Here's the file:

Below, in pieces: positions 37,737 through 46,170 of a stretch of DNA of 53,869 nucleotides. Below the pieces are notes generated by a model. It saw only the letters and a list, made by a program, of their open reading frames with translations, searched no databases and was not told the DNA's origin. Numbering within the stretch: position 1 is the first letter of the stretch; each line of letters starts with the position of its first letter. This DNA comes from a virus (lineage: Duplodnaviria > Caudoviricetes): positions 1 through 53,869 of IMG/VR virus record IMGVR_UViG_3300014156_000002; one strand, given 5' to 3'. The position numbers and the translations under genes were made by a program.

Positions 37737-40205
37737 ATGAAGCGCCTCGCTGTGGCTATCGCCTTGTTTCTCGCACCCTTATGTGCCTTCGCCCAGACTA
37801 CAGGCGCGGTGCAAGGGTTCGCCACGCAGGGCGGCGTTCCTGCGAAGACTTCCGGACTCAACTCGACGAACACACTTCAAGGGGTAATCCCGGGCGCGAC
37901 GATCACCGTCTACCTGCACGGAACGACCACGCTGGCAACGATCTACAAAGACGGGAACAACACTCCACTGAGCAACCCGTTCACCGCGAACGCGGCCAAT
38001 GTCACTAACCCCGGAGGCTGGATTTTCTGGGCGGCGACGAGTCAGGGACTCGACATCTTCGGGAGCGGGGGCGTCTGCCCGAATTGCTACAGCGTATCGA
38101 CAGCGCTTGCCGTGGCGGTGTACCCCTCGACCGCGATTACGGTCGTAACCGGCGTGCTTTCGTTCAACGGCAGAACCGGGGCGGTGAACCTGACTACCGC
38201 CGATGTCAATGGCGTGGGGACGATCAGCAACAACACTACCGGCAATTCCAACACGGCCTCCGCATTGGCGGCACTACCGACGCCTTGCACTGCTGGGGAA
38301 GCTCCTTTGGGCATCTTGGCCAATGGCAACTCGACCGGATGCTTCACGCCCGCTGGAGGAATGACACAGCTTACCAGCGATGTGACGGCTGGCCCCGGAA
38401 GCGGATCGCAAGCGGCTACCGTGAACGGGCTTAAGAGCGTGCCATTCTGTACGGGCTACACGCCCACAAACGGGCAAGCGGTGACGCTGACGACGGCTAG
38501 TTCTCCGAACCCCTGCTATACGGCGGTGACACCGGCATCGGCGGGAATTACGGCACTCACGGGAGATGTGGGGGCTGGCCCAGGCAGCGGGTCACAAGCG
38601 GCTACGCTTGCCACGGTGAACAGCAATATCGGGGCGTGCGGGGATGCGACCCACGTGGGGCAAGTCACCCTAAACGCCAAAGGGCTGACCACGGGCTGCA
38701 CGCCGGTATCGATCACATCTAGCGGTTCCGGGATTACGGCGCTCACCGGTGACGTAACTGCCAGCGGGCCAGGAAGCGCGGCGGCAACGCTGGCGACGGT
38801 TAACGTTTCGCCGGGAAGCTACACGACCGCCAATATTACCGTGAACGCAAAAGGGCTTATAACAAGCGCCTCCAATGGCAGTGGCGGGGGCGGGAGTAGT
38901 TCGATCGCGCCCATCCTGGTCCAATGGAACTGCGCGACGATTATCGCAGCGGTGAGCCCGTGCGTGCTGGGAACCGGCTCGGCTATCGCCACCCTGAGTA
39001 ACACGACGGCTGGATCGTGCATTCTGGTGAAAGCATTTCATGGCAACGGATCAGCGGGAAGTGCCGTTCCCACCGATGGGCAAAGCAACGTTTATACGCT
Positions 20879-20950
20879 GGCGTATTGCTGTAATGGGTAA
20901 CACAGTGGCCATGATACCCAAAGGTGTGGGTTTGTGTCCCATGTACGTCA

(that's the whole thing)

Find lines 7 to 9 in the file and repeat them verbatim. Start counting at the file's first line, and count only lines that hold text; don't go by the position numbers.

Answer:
38101 CAGCGCTTGCCGTGGCGGTGTACCCCTCGACCGCGATTACGGTCGTAACCGGCGTGCTTTCGTTCAACGGCAGAACCGGGGCGGTGAACCTGACTACCGC
38201 CGATGTCAATGGCGTGGGGACGATCAGCAACAACACTACCGGCAATTCCAACACGGCCTCCGCATTGGCGGCACTACCGACGCCTTGCACTGCTGGGGAA
38301 GCTCCTTTGGGCATCTTGGCCAATGGCAACTCGACCGGATGCTTCACGCCCGCTGGAGGAATGACACAGCTTACCAGCGATGTGACGGCTGGCCCCGGAA